So what’s the deal with beer, kilts, and bagpipes? I have never quite understood this. While I love a good Scottish ale as much as the next guy, I don’t consider Scotland to be a world beer Mecca. And yet, at any beer event in the country you will see more kilts per square foot than perhaps any place else in the US. And bagpipes are the traditional starting bell of nearly every festival. I remain bemusedly baffled.
And so it was at the second annual St. Paul summer beer fest. At precisely noon the pipers piped to signal the start for those lucky enough to have snagged early entry VIP tickets. This year’s fest was bigger than last year, making it perhaps the largest beer festival in the Twin Cities, if not the state. Once again it was well managed and just crowded enough to be exciting but remain comfortable in the large expanse of the Midway Stadium parking lot. I only wish I had remembered sunblock. Last year I got burned to a crisp as well. You would think I might have learned.
And that brings me to one of the better beers at the event, Minnesota Tan from Lift Bridge Brewery. Minnesota Tan aptly demonstrates that an easy-drinking summer beer doesn’t necessarily have to be a small beer. This Belgian Tripel style ale is light and refreshing with lively tartness from the fermented lingonberries. First released last year, this year’s version is better balanced and less pink. It goes down easy. Almost too easy, because at 9% ABV it won’t take too many of these to mess you up under the hot summer sun.
San Francisco’s 21st Amendment was pouring two versions of their Hell or High Watermelon Wheat from watermelons. The first was the straight-up watermelon wheat. I have always enjoyed this beer, but soaking it in a watermelon upped the fruity flavors, making it a great summery ale that reminded me of seed spitting fights as a kid. The other version was infused further with cucumber and jalapeño. I am not a chili beer fan, so I was hesitant. The watermelon and cucumber gave this one a wet coolness that was followed by a gentle pepper burn on the way down. I liked it.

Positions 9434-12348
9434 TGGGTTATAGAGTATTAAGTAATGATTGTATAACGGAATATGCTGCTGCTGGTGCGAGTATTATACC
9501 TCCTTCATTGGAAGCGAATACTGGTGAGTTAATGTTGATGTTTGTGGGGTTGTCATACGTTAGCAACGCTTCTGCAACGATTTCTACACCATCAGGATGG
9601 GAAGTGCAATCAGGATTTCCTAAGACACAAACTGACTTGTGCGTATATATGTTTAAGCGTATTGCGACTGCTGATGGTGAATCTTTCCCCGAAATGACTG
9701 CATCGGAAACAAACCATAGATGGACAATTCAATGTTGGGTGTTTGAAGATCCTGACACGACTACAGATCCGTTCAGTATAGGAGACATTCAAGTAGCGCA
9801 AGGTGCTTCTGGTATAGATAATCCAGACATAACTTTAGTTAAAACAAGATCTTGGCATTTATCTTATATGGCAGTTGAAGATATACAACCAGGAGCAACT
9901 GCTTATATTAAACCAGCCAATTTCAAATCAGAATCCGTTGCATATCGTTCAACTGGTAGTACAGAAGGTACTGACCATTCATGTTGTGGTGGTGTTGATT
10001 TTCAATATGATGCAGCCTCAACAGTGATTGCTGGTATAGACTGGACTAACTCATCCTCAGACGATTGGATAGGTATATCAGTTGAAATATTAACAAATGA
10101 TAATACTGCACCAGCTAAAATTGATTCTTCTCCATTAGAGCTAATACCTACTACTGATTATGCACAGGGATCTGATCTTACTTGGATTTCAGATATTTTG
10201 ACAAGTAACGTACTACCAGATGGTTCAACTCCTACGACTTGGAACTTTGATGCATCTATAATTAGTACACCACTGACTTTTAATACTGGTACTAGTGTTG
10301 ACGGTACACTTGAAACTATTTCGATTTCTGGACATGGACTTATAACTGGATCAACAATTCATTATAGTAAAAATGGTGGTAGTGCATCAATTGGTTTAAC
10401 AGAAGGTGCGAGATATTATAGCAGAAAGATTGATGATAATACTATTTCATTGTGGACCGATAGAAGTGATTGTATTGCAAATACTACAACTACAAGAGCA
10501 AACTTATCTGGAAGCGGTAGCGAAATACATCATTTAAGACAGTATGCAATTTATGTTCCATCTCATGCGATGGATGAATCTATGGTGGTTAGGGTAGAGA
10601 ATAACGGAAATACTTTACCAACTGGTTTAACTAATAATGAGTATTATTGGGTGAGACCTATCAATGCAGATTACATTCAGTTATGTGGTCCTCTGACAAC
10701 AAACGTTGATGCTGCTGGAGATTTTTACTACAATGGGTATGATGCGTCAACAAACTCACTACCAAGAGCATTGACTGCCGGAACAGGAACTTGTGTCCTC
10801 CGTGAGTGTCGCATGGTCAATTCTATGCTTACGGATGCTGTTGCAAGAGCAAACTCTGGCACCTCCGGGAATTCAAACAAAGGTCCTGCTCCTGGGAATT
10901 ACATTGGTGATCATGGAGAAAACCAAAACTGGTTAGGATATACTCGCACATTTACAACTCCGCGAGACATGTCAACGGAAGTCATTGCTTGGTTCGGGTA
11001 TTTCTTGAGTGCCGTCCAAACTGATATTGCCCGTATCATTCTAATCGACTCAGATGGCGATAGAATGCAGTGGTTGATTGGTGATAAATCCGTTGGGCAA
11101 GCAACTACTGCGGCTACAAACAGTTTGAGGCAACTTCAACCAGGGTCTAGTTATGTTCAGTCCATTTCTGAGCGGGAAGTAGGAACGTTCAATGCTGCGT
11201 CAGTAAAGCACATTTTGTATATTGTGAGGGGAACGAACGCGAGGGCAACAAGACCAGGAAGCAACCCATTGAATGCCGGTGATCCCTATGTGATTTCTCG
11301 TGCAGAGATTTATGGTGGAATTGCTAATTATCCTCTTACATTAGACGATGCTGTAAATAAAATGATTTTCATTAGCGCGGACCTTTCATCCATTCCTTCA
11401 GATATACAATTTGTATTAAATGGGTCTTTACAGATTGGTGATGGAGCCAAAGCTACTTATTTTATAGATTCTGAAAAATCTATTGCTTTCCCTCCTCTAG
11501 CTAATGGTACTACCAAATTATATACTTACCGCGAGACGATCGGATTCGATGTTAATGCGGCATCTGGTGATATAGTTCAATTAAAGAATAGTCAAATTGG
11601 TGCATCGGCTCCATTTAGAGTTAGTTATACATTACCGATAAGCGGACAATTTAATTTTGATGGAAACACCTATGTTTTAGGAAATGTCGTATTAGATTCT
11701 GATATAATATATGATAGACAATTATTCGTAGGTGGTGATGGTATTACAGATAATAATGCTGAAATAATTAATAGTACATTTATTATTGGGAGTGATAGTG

I had a great time sampling experimental IPAs with Aran Madden, the brewer at Furthermore Beer. He was in town a while back for a Brew with the Brewmaster event at Vine Park that I wrote about in an earlier post. At the fest we tasted four of six India influenced IPAs that were brewed that day. Very unique. Think English style IPA with curry. None were bad, some were better than others. You can expect more about these beers in a future post.
I finally had the opportunity to taste Flying Dog’s Raging Bitch Belgian IPA. It has been around for a while, I know. I just never got around to trying it. I’m not normally such a fan of the Belgian IPAs. The Belgian yeast phenolics clash with the high level of hops on my palate. I didn’t really mind this one though. It seemed well balanced and didn’t strike me with the same harshness that others tend toward. Or maybe I was getting delirious under the hot St. Paul sun.
My long conversation with the young guys from Tall Grass Brewing Company out of Manhattan, Kansas was a highlight of the day for me. Only four years old, the brewery is growing fast with an output of nearly 5000 barrels a year. Their brewery currently shares space with a limo service garage, so you might say that they are brewing in the underbelly of luxury. I particularly liked their Oasis Double ESB. Nice English style malts with bracing and sharp bitterness in a 7% ale. A good one for sipping of the patio as the cooling of a Minnesota evening starts to set in. Tall Grass beers will be showing up in Minnesota stores in the next couple of months.
I sampled a number of other very nice beers, including Goose Island’s Pepe Nero black pepper dark saison, and Geary’s Hampshire Ale and London Porter. The winner of the people’s choice best-of-fest beer was Great Lakes Nosferatu Imperial Red Ale. Unfortunately I did not try this one, so I have no comment.
Once again Juno, Mark, and crew did a great job putting this one together. The St. Paul Summer Beer Fest is a fantastic addition to the Twin Cities beer scene.